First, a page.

Rebate Incentive for General Aviation Aircraft Owners to Equip with ADS-B Out Avionics

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A group of general aviation leaders today applauded the Federal Aviation Administration’s announcement of a $500 rebate incentive for general aviation aircraft owners who equip their U.S.-registered, fixed-wing, single-engine piston aircraft with required ADS-B Out avionics technology. The announcement was made today by U.S. Transportation Secretary Anthony Foxx, FAA Administrator Michael Huerta and FAA Deputy Administrator Mike Whitaker.

Automatic Dependent Surveillance-Broadcast (ADS-B) is a foundational technology for the FAA’s NextGen program that modernizes the air traffic control system in the United States. It is comprised with a suite of technologies and procedures that will transform aircraft surveillance by using satellite-based positioning.

The FAA published a final rule in May 2010 mandating that aircraft flying in certain controlled airspace be equipped with ADS-B Out by Jan. 1, 2020. That airspace is generally the same busy airspace where transponders are required. Aircraft that fly only in uncontrolled airspace where no transponders are required, and aircraft without electrical systems, such as balloons and gliders, are exempt from the mandate.

According to the FAA, it will announce the effective date soon, and the $500 rebate will help offset an owner’s cost to equip U.S.-registered, fixed-wing, single-engine piston aircraft with avionics that comply with FAA technical standard orders and meet the rule requirements. The FAA is not offering rebates for software upgrades for aircraft already equipped, for new aircraft, or for aircraft for which the FAA already has paid or committed to upgrade. The FAA will be able to distribute 20,000 rebates – one rebate per aircraft owner. The FAA is encouraging owners of fixed-wing, single-engine piston aircraft to apply as soon as the program is launched this fall because the rebates are available on a first-come, first-served basis for one year, or until all 20,000 rebates are claimed, whichever comes first. The FAA estimates that as many as 160,000 aircraft need to be equipped by the deadline.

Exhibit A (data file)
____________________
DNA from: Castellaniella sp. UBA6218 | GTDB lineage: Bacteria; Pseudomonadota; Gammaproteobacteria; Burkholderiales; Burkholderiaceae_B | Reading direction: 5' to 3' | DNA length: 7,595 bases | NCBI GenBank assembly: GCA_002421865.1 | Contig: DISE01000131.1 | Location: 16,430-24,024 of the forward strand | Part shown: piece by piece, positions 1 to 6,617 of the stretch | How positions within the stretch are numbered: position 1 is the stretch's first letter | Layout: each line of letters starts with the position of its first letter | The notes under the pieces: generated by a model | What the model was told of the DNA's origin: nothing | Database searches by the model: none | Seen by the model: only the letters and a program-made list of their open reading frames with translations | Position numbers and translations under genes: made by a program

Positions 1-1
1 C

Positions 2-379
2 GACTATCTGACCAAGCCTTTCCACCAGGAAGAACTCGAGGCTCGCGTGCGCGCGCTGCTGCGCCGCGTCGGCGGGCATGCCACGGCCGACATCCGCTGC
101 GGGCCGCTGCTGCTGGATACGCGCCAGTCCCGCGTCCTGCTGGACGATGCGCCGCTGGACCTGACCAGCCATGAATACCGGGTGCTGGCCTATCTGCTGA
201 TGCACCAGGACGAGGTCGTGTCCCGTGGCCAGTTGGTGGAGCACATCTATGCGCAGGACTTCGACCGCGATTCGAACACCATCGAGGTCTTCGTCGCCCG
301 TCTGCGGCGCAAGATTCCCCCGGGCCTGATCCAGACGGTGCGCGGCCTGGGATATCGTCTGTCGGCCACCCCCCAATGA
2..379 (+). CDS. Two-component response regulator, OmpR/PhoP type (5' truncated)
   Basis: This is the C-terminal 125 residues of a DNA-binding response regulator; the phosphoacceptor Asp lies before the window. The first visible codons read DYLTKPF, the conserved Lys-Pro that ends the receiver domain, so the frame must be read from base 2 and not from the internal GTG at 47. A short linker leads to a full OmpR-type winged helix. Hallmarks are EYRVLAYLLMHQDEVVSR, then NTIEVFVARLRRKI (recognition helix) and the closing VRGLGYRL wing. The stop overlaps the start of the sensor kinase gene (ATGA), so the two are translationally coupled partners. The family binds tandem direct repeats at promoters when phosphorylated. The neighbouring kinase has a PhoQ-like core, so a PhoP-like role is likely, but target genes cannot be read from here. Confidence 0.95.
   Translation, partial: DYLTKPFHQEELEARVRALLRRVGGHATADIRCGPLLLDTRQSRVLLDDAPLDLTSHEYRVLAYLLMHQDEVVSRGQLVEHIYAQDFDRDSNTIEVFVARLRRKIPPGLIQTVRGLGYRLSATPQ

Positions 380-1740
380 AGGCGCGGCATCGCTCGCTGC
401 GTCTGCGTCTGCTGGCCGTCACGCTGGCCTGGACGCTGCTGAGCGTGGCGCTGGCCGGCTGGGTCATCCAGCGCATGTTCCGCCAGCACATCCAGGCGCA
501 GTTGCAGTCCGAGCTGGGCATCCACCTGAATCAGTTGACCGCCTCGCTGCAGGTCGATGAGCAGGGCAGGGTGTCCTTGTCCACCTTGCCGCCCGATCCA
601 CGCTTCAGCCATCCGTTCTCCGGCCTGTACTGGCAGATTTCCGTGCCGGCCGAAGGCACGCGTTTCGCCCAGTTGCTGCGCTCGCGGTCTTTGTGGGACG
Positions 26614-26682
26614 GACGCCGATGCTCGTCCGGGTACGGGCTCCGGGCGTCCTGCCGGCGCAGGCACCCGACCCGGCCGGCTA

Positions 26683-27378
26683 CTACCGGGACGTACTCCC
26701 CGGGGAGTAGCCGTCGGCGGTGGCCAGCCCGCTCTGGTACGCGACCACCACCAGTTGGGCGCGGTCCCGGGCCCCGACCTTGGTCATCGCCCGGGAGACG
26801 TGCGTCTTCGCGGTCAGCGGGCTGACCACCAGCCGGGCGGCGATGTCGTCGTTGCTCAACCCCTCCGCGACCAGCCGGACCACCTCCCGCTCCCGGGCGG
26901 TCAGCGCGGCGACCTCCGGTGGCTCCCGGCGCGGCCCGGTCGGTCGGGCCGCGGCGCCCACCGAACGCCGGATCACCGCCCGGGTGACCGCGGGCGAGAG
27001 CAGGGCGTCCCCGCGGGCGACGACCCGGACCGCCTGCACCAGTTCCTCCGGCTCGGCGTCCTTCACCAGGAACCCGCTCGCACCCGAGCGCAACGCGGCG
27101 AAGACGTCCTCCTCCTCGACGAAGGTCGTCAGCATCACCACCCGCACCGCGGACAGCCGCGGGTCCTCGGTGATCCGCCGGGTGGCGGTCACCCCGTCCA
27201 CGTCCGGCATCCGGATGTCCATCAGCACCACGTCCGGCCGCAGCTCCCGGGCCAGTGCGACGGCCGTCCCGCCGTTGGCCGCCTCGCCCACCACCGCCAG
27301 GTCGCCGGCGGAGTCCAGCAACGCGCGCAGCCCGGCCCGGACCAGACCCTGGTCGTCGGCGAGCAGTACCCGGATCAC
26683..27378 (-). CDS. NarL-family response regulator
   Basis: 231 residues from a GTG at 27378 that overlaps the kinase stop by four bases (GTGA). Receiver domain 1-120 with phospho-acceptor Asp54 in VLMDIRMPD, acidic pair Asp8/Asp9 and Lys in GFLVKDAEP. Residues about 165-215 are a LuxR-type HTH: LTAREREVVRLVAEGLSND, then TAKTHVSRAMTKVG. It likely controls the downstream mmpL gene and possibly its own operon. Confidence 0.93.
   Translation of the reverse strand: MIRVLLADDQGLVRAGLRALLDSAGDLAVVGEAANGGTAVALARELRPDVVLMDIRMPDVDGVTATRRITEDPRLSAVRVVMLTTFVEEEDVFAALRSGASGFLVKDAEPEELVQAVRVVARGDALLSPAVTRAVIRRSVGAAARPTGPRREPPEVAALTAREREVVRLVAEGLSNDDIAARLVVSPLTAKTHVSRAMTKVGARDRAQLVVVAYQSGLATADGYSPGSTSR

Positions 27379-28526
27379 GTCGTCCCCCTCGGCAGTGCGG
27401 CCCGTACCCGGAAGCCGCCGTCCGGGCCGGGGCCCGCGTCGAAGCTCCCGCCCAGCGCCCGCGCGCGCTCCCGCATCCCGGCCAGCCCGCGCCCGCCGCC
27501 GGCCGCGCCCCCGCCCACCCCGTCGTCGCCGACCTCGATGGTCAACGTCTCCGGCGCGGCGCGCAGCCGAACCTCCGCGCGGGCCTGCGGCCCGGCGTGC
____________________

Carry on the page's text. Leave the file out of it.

The Aircraft Electronics Association (AEA) will assist the FAA in the program’s administrative process by issuing the $500 rebates to qualifying aircraft owners. More information about the rebate program is available at and

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